90-day outlook calls for warm and dry conditions in Colorado
By Summit Voice
SUMMIT COUNTY — This year’s La Niña has — for the most part — behaved as predicted by weather experts, who called for a bullseye of snow in the northwestern part of the state, with dry conditions elsewhere, especially across the Front Range. In some good news for the Four Corners region, the prevailing northwesterly flow yielded to a few juicy storms out of the southwest that delivered near average moisture to the San Juans — but drought lurks just to the south and east, much of New Mexico experiencing severely dry conditions.
So, what’s next, as winter turns to spring?
In a three-month outlook covering April through June, National Weather Service forecasters say the weakening La Niña (cooler than average sea surface temperatures in the central and eastern Equatorial Pacific) will continue to influence Colorado’s weather, but to a continually lessening degree. Off the coast of Central America and northern South America, sea surface temperatures have actually climbed above average. Continue reading “Colorado weather: La Niña fades, what’s next?”→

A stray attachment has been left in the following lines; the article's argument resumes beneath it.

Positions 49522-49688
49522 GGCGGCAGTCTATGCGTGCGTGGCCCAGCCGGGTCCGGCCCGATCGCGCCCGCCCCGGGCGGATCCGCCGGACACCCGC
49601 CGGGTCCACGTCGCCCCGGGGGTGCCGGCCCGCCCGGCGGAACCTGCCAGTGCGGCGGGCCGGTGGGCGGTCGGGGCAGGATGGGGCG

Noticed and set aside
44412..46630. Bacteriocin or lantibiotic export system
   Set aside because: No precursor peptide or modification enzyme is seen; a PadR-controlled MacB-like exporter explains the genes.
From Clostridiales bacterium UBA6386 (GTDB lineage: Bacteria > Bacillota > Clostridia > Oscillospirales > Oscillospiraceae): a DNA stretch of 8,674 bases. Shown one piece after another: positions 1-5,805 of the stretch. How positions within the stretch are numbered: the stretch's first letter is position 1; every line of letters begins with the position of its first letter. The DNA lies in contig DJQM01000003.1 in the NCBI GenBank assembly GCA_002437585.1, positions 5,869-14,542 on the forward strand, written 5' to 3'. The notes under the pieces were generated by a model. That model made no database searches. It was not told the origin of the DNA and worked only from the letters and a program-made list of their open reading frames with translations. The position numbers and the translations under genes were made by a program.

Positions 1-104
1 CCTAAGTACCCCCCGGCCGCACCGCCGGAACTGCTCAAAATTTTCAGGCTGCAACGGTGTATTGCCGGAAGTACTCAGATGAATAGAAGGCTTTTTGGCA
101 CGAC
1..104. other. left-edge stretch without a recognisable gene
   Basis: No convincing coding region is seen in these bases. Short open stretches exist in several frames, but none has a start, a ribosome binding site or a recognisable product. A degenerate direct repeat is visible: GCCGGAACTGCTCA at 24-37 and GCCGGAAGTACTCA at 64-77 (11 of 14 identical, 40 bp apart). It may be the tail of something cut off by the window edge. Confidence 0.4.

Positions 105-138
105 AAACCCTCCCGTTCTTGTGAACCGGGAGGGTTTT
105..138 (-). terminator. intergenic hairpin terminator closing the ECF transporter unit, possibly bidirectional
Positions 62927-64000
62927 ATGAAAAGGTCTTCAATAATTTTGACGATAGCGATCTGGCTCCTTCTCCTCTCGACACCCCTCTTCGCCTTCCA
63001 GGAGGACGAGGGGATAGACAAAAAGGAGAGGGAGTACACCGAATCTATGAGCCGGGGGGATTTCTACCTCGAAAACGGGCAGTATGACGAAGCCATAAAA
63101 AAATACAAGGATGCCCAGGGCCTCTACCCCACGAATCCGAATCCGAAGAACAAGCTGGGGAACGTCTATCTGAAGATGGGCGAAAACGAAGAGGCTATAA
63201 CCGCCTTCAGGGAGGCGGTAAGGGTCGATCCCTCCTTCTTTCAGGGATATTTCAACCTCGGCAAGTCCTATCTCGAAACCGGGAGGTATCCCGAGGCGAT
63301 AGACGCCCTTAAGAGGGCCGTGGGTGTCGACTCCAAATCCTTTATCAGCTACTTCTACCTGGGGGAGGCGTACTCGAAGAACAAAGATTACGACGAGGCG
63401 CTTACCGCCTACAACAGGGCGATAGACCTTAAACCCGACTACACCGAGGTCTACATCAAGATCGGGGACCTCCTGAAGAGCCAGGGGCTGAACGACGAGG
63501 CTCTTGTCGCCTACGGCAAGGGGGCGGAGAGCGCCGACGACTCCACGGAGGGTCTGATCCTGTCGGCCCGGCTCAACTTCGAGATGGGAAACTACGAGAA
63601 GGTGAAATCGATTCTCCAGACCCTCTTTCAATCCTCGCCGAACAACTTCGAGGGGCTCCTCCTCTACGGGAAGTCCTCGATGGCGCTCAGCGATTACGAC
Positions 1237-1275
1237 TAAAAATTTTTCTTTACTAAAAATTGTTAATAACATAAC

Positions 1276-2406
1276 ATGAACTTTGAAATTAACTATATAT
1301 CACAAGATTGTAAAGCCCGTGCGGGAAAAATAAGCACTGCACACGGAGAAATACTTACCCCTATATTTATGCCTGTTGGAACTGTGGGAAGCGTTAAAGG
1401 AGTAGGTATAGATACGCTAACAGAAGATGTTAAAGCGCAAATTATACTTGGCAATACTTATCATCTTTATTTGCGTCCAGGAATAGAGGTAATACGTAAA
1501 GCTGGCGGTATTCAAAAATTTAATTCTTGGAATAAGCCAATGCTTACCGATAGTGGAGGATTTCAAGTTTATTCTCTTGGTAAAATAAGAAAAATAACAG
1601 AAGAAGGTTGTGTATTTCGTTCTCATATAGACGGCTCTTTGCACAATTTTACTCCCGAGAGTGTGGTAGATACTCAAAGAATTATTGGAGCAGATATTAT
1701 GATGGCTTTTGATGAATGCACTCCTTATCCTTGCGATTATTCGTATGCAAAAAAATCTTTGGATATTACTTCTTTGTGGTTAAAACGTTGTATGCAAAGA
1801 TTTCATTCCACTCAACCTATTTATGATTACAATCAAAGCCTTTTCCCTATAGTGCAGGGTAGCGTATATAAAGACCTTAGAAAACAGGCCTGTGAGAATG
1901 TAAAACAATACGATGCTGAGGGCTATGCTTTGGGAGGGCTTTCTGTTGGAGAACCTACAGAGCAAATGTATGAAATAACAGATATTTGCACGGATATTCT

SUMMIT COUNTY — If you were outside and away from your computer over the weekend good for you! In case you missed some of our weekend stories, here’s a compilation of the headlines, including a summary of the 30- and 90-day weather outlook, a story that quantifies the impact of dusty snow on Colorado River flows, an Antarctic photoblog and a major study on some of the issues facing women’s health research.
Northern Colorado in an area where the weather service is calling for equal chances of either above or below-normal temps and precipitation
By Summit Voice
SUMMIT COUNTY — Issuing 30- and 90-day outlooks, the National Weather Service Friday said that La Niña strengthened in August and September, bringing well below normal sea surface temperatures in the central equatorial Pacific Ocean and influencing global atmospheric circulation.